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Posted by on Oct 7, 2013 in Fitness Tips | 0 comments

The Ups and Downs of Late-Night Snacking


We’ve all been there. It’s past midnight and you’re slowly working your way through a DVD box set of your favorite TV show … and then the late-night cravings strike.

What do you do? Order a pizza? Some wings? Maybe pick up a few more bags of chips? Or bury yourself in a gallon of ice cream? How about all of the above?

Sure, you could do that, but only if you want to keep those extra few pounds that you’ve been trying so hard to lose … and pack on a few more.

Late-night snacking has always had a bad rap, but there’s some truth to it.

Researchers have found that you’re more likely pack on the pounds if you sleep less than 7 hours a night. One of the reasons for this is that lack of sleep makes people crave fatty and carb-rich junk foods like pepperoni pizza, cheeseburgers, and chocolate cake.

Of course, if you eat junk food like this all the time, you’re going to gain weight.

Four Reasons to Snack Late at Night

But not all late-night snacks are created equal. Done correctly, eating at night can help you build bigger muscles and crank up your metabolism.

Bigger muscles. A 2012 study in the journal Medicine & Science in Sports & Exercise found that men who ate casein (the main protein in milk) after an evening workout, but 30 minutes before going to sleep, had increased muscle protein synthesis.

Faster metabolism. Another study by researchers from Florida State University showed that eating a small (150-calorie) snack at night—as long as it contained protein or carbohydrates—boosted men’s resting metabolic rate in the morning.

Less hunger. If you eat a snack late a night, you’re less likely to be hungry in the morning, according to more research from Florida State University. In this study, the type of food didn’t matter, but if you want to emphasize muscle building, then stick to protein.

Lose weight. Cereal isn’t just for breakfast. Researchers at Wayne State University found that people who ate a bowl of cereal with low-fat milk 90 minutes after dinner each night lost 2 pounds on average in 4 weeks.

Ten Late-Night Snacks To Quench Hunger Pangs

Sometimes you just can’t avoid getting hungry in the middle of the night. But you are better off passing up pizza and that pint of ice cream.

And avoid overdoing it. A snack should be small—less than 300 calories. More than that is a meal.

Here are ten snacks that will satisfy your late-night cravings while keeping you from storing all those calories as fat.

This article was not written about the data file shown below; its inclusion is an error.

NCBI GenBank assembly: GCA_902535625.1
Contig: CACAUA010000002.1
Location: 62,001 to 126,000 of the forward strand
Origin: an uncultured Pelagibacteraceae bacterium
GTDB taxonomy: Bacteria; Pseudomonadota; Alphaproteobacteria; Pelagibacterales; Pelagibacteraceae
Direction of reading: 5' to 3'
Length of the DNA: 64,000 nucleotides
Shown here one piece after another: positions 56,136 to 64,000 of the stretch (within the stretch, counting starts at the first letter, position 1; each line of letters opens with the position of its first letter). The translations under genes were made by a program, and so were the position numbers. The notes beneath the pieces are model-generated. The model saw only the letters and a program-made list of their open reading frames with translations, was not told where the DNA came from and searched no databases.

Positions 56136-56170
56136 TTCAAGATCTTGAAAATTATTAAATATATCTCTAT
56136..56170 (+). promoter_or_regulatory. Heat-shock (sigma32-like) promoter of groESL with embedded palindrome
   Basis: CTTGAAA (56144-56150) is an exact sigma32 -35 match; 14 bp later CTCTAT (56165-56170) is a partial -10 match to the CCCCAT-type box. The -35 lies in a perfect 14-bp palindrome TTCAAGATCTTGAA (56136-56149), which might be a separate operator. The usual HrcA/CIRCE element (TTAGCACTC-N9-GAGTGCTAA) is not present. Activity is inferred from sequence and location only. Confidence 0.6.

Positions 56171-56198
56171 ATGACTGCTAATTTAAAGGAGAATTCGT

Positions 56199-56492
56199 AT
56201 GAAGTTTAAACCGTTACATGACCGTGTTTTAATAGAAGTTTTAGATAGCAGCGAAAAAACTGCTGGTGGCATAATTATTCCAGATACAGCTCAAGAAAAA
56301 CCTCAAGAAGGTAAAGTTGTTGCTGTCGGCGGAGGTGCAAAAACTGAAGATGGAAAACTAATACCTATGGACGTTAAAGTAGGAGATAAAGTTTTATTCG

Dark chocolate. More bitter, than sweet, dark chocolate is full of antioxidants and has less sugar than milk chocolate. Look for dark chocolate with at least 70 percent cacao (the raw stuff that chocolate comes from).

Dried figs. Those supermarket fig-like cookies pale in comparison to real figs. These chewy, candylike snacks will satisfy your hunger, while giving you a good dose of fiber.

Greek yogurt. An excellent source of protein and low in sugar, Greek yogurt is great for stimulating muscle synthesis. If you like flavor, buy plain Greek yogurt and mix in fresh fruit, cinnamon, or vanilla powder.

Popcorn. Your best bet is to air-pop your own popcorn, although in a pinch you can buy 100-calorie microwaveable packs. Avoid the butter, though. Instead, use a light touch of olive oil, plus spices like cayenne pepper for heat or cinnamon for sweetness.

Cheese quesadilla. For a healthier quesadilla, choose whole-grain (high-fiber) tortillas and low-fat cheese (like Jarlesberg light, or soy cheese). The best cheeses have only 3 to 5 grams of fat per ounce.

Crackers. Any low-fat whole grain cracker makes a great late-night snack. For an interesting twist, try crackers made with stone-ground sesame seeds. You can eat them plain, or top them with hummus, a low-fat deli meat slice, or light cheese.

Yogurt smoothies. The sky is the limit with yogurt smoothies. Choose fresh or frozen fruit. Toss in some hemp hearts for extra protein. Add a little cinnamon or vanilla powder for flavor. Even a handful of greens (like lettuce, chard, or kale) … for extra vitamins.

Multigrain pretzels. Stick- or twist-shape makes no difference, because most plain pretzels have only 100 calories for a handful. Swap our that bag of potato chips for these tasty alternatives. And for extra flavor, dunk them in protein-rich Greek yogurt.

Yogurt cubes. You can’t go wrong with this snack … almost like ice cream. Mix up a yogurt smoothie with fresh fruit and pour the mixture into ice cube trays. Freeze until they’re solid enough to remove, but not rock hard.

Frozen fruit. Great for winter months when fresh fruit isn’t readily available at the supermarket. Any fruit will do—they’re all loaded with vitamins and fiber—but blueberries pack an extra punch of antioxidants.

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